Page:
The first reason I chose my shot was to highlight the amazing power of great filmmaking and cinematography. Looking at this shot, it looks more like a painting you would see in a museum than a frame in a movie. There were dozens of others I could have chosen that would have been equally striking. When an indie director can make such beauty on a limited budget, what's the excuse for the many visually boring movies coming out of Hollywood each year?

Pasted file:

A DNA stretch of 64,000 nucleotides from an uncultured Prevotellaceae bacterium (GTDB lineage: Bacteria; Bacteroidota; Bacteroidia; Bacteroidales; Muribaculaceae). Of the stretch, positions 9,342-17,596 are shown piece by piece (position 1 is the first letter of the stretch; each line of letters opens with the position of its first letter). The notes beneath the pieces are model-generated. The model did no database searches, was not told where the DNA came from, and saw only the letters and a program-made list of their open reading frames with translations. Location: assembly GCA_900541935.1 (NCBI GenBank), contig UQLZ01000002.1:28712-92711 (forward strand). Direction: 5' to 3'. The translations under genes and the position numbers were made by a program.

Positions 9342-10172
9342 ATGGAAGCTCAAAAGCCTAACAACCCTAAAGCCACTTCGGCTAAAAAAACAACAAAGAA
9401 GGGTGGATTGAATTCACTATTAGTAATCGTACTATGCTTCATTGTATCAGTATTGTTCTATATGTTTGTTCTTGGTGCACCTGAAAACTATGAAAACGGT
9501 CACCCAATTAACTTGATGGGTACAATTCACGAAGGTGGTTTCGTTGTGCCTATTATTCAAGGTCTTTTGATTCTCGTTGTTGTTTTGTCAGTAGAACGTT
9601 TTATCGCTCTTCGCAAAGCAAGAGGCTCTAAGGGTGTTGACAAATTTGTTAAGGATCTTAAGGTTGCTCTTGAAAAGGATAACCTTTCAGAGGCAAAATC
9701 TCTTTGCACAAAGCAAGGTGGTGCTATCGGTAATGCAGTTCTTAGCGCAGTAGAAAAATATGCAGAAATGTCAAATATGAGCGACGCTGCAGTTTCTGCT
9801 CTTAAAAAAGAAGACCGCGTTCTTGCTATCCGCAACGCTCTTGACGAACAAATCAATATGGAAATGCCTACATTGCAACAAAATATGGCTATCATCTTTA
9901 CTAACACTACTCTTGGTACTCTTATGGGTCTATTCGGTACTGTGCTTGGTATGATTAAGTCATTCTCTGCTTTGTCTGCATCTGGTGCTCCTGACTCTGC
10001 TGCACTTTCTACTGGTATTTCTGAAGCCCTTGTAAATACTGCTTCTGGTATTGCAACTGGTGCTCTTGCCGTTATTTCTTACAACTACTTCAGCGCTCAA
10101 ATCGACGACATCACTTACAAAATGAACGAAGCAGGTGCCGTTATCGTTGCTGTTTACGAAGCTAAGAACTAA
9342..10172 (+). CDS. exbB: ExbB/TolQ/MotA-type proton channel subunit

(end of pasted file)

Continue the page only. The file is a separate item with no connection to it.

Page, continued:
Except on rare occasions, beauty alone does not make a great movie. This shot comes at an important moment in the film. Up to this point, our otherworldly, unnamed main character (Scarlett Johansson) has been focused on men. She prowls the streets of Glasgow, hunts for vulnerable men, and captures takes control of them. Then there comes a point midway through the movie that's a montage of women; all types of women, doing all kinds of ordinary things. As Johansson watches these women, it seems she is learning how to take on the female form and female persona. The movie becomes a swirling montage of women from which Johansson's face emerges, almost as if being reborn. The movie switches after this point as well, with Johansson abandoning her mission and experimenting with how to be a female in this society. This theme will echo through the second half of the movie and end with one of the most striking endings I've seen in a long time. In the end, I think the shot is a crucial turning point in the movie and perhaps a keys to at least some of its illusive meaning.